Preservation of three-dimensional spatial structure in the gut microbiome

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© 2017 Hasegawa et al. This is an open access article distributed under the terms of the Creative Commons Attribution License, which permits unrestricted use, distribution, and reproduction in any medium, provided the original author and source are credited. Preservation of three-dimensional structure in the gut is necessary in order to analyze the spatial organization of the gut microbiota and gut luminal contents. In this study, we evaluated preparation methods for mouse gut with the goal of preserving micron-scale spatial structure while performing fluorescence imaging assays. Our evaluation of embedding methods showed that commonly used media such as Tissue-Tek Optimal Cutting Temperature (OCT) compound, paraffin, and polyester waxes resulted in redistribution of luminal contents. By contrast, a hydrophilic methacrylate resin, Technovit H8100, preserved three-dimensional organization. Our mouse intestinal preparation protocol optimized using the Technovit H8100 embedding method was compatible with microbial fluorescence in situ hybridization (FISH) and other labeling techniques, including immunostaining and staining with both wheat germ agglutinin (WGA) and 4’, 6-diamidino-2-phenylindole (DAPI). Mucus could be visualized whether the sample was fixed with paraformaldehyde (PFA) or with Carnoy’s fixative. The protocol optimized in this study enabled simultaneous visualization of micron-scale spatial patterns formed by microbial cells in the mouse intestines along with biogeographical landmarks such as host-derived mucus and food particles.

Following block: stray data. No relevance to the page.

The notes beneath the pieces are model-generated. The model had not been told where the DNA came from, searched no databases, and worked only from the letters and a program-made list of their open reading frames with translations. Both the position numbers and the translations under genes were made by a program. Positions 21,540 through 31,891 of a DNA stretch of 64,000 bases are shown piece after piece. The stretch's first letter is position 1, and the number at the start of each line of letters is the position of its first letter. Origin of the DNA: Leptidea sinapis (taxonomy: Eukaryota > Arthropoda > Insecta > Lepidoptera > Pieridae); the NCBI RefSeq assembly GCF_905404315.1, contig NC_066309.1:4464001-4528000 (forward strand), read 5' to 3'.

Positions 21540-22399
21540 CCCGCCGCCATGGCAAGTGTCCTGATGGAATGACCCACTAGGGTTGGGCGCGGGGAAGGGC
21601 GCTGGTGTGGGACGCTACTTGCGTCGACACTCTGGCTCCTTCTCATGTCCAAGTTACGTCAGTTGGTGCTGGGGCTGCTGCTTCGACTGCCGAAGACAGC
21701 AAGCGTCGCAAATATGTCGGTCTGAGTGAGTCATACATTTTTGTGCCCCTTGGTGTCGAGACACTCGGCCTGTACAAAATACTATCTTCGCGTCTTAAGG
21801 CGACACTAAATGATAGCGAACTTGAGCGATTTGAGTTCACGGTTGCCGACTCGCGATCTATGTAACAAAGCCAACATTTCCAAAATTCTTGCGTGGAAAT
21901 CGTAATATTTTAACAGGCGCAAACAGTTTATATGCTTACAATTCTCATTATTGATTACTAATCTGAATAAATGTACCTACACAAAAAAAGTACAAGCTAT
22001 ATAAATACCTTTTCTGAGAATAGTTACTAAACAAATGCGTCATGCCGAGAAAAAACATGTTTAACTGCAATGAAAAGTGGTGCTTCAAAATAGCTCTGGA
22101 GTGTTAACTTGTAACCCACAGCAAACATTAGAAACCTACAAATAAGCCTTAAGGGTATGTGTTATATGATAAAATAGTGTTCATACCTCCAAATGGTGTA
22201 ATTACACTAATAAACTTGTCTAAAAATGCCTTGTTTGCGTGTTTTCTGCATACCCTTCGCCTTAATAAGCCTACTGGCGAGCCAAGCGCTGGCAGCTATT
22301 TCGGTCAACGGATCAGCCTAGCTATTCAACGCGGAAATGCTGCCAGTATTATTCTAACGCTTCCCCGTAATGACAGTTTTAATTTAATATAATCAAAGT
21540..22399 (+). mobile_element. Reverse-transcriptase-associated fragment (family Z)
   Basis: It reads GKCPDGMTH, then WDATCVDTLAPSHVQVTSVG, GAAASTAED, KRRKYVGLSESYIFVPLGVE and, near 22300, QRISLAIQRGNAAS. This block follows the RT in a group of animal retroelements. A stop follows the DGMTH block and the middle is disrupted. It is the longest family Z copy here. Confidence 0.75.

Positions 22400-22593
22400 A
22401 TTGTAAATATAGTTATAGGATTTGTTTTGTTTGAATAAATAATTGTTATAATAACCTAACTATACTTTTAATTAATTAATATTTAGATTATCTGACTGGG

Hasegawa, Y., Mark Welch, J. L., Rossetti, B. J., & Borisy, G. G. (2017). Preservation of three-dimensional spatial structure in the gut microbiome. PLoS ONE, 12(11).

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